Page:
As a pregnant person, you have the right to birth how and where you want to by law. This means that if your hospital or birthing centre has a policy not allowing particular women to labour in water, it's illegal for them to refuse your request because of that policy. This may require conversations with the Ward Sister or Head of midwifery to ensure the care you wish to receive is noted and ‘agreed’ ahead of your birthing day.


What are your birth options?


As you begin to plan for your birth, you’ll want to know your options. This can help ensure that you are getting the care and treatment that works best for both of you, make a birth preferences list.


If someone tells you a birth ‘plan’ is not worth it, they have misunderstood the point!


Researching forms of pain management, positions, interventions such as induction, oxytocin drips, forceps/ventouse, coached pushing, hands on/off delivery and many other choices which may arise, gathering statistical data and general information will allow you to know in advance what the pro’s and con’s of each procedure are and enable you to make informed choices on the day, should they come up.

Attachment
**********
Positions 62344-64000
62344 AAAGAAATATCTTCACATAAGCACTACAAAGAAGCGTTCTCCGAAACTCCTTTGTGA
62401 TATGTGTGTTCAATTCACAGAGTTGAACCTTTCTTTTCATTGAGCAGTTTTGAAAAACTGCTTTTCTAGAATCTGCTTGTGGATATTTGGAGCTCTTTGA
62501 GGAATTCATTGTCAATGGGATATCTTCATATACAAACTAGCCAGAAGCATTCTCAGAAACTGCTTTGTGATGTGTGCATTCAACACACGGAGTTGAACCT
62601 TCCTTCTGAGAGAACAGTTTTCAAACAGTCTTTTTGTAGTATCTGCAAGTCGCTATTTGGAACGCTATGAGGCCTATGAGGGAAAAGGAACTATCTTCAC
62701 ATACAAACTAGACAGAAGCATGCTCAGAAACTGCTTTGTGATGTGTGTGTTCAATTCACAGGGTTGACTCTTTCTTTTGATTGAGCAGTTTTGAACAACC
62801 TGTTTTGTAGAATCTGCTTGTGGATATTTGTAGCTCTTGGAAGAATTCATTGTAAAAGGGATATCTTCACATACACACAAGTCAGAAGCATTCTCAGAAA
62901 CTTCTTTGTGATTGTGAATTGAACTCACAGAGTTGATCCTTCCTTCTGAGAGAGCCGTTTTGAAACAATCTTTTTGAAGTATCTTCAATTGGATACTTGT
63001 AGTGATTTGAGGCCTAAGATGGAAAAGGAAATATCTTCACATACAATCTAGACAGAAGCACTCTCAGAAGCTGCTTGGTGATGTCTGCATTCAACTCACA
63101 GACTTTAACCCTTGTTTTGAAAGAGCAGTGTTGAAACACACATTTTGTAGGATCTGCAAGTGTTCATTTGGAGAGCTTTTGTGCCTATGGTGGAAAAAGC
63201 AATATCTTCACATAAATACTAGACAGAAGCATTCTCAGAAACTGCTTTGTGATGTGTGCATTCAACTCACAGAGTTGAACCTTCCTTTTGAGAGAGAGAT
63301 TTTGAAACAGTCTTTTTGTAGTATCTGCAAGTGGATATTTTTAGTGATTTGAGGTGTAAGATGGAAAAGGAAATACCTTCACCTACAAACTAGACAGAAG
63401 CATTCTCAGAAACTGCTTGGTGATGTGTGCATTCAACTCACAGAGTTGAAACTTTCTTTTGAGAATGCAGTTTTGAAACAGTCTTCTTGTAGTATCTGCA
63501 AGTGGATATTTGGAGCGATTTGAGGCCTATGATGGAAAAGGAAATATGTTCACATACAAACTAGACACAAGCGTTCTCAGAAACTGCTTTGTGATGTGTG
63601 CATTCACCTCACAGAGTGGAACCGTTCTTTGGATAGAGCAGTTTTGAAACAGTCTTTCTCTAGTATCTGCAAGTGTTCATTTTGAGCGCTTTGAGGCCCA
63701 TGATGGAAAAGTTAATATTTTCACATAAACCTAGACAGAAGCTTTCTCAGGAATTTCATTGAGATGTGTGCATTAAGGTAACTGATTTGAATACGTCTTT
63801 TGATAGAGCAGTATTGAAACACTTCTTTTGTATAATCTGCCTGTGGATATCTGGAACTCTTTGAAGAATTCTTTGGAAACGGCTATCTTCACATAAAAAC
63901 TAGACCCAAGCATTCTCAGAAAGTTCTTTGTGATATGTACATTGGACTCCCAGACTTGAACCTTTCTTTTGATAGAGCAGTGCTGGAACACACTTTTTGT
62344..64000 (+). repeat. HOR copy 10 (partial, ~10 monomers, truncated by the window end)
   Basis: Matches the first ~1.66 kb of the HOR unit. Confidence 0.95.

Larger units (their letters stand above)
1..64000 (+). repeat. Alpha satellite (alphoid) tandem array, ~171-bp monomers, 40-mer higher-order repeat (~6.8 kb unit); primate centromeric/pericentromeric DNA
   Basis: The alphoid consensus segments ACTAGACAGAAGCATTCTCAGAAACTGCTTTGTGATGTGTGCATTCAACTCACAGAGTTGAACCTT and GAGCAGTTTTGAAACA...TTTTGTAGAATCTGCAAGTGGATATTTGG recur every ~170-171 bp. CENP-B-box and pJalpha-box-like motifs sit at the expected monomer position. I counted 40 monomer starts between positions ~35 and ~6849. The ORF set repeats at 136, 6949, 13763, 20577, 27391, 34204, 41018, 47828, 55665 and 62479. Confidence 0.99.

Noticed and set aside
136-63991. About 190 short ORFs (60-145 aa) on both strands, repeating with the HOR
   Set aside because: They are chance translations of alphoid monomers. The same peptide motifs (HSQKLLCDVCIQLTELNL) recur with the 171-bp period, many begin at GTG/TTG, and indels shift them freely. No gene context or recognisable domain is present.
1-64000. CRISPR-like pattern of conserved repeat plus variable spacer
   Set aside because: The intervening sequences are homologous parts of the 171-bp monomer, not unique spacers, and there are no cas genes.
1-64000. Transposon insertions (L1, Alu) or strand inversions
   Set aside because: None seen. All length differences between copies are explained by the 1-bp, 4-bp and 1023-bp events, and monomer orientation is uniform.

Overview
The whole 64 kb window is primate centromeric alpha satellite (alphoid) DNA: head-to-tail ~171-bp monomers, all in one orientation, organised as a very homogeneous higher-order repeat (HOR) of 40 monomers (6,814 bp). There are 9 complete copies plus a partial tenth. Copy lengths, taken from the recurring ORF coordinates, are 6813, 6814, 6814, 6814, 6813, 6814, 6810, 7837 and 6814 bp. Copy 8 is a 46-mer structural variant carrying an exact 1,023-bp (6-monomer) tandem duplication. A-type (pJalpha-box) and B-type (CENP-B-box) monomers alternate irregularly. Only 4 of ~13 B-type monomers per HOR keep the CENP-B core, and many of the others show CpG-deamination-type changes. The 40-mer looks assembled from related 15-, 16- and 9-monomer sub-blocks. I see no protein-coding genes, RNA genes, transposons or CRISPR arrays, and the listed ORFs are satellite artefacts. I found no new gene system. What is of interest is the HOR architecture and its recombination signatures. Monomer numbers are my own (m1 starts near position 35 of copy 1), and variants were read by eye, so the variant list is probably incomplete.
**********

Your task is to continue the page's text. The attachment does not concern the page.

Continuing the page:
I always suggest having multiple plans, plan A being your ideal birth, plan B being how you would like a c-section managed to feel involved and positive about the experience should there be an unexpected need to move to a surgical birth. You might choose to have plan C, D & E too! Whatever means you feel as though you have researched all your choices and are confident in managing your birth in whatever way suits you, as an individual, best.


Remember that it's okay to change your mind before labour has started or during labour if things don't go as planned. You have the right to birth how you want to and to change your mind at any point during your labour/birth.


Remember to ask questions ahead of any treatment or plan, your care provider will make it clear if the situation is urgent and what they wish to do.


Here are some questions that can help guide the process:

What are the benefits of each option available?


What are the Risks of each option available?


What are the alternatives?


What do your instincts tell you?

What feels right for you and your baby? Listen to your body.


What if we do nothing? (for a day, an hour, 5 more contractions? So on and so forth, situation dependant).